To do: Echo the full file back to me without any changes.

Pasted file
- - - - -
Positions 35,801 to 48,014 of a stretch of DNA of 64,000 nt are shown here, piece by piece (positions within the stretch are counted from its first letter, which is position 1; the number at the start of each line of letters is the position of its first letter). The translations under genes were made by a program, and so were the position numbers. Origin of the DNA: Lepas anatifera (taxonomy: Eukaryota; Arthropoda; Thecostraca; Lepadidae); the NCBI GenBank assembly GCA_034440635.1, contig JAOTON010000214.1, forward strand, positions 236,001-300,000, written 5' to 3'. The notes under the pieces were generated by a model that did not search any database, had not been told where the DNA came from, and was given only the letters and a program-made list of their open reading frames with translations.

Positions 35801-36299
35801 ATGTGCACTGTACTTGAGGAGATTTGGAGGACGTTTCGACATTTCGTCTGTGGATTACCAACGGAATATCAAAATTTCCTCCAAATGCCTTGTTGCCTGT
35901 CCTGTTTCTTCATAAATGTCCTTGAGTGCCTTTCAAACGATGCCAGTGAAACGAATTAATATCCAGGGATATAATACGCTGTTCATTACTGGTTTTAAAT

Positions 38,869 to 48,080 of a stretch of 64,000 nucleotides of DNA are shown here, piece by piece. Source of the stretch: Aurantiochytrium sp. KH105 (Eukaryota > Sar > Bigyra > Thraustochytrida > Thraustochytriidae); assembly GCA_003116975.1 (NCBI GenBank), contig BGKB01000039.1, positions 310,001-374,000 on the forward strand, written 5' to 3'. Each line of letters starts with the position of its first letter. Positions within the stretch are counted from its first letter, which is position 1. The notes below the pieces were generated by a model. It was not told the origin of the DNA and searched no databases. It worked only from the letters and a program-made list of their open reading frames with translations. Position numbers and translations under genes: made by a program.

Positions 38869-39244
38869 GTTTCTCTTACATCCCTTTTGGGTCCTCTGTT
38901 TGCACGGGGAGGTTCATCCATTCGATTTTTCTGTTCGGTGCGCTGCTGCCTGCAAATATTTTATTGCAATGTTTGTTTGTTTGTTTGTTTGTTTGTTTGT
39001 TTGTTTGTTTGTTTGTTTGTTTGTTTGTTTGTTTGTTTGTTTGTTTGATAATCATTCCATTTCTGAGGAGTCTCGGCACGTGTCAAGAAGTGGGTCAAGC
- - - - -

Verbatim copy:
Positions 35,801 to 48,014 of a stretch of DNA of 64,000 nt are shown here, piece by piece (positions within the stretch are counted from its first letter, which is position 1; the number at the start of each line of letters is the position of its first letter). The translations under genes were made by a program, and so were the position numbers. Origin of the DNA: Lepas anatifera (taxonomy: Eukaryota; Arthropoda; Thecostraca; Lepadidae); the NCBI GenBank assembly GCA_034440635.1, contig JAOTON010000214.1, forward strand, positions 236,001-300,000, written 5' to 3'. The notes under the pieces were generated by a model that did not search any database, had not been told where the DNA came from, and was given only the letters and a program-made list of their open reading frames with translations.

Positions 35801-36299
35801 ATGTGCACTGTACTTGAGGAGATTTGGAGGACGTTTCGACATTTCGTCTGTGGATTACCAACGGAATATCAAAATTTCCTCCAAATGCCTTGTTGCCTGT
35901 CCTGTTTCTTCATAAATGTCCTTGAGTGCCTTTCAAACGATGCCAGTGAAACGAATTAATATCCAGGGATATAATACGCTGTTCATTACTGGTTTTAAAT

Positions 38,869 to 48,080 of a stretch of 64,000 nucleotides of DNA are shown here, piece by piece. Source of the stretch: Aurantiochytrium sp. KH105 (Eukaryota > Sar > Bigyra > Thraustochytrida > Thraustochytriidae); assembly GCA_003116975.1 (NCBI GenBank), contig BGKB01000039.1, positions 310,001-374,000 on the forward strand, written 5' to 3'. Each line of letters starts with the position of its first letter. Positions within the stretch are counted from its first letter, which is position 1. The notes below the pieces were generated by a model. It was not told the origin of the DNA and searched no databases. It worked only from the letters and a program-made list of their open reading frames with translations. Position numbers and translations under genes: made by a program.

Positions 38869-39244
38869 GTTTCTCTTACATCCCTTTTGGGTCCTCTGTT
38901 TGCACGGGGAGGTTCATCCATTCGATTTTTCTGTTCGGTGCGCTGCTGCCTGCAAATATTTTATTGCAATGTTTGTTTGTTTGTTTGTTTGTTTGTTTGT
39001 TTGTTTGTTTGTTTGTTTGTTTGTTTGTTTGTTTGTTTGTTTGTTTGATAATCATTCCATTTCTGAGGAGTCTCGGCACGTGTCAAGAAGTGGGTCAAGC